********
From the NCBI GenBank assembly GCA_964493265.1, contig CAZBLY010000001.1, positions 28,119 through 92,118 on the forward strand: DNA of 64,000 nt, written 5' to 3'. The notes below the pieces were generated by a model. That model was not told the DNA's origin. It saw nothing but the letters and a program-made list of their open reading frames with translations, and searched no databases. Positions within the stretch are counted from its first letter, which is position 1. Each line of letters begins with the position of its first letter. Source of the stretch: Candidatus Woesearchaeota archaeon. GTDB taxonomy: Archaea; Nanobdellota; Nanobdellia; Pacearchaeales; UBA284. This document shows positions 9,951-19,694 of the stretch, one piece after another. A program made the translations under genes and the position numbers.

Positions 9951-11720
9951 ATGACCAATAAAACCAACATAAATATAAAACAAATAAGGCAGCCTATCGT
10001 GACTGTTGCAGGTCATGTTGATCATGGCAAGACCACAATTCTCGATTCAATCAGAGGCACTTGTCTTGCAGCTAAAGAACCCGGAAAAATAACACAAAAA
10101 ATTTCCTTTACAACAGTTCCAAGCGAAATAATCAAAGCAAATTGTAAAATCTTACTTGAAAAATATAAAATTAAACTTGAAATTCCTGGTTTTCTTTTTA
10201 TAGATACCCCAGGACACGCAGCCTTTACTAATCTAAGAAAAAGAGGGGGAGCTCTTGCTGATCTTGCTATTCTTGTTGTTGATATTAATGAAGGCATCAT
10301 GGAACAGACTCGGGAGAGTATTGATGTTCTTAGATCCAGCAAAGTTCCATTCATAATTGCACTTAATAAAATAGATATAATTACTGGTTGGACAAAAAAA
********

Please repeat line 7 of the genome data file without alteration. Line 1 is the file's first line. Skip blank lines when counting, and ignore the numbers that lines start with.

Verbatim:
10301 GGAACAGACTCGGGAGAGTATTGATGTTCTTAGATCCAGCAAAGTTCCATTCATAATTGCACTTAATAAAATAGATATAATTACTGGTTGGACAAAAAAA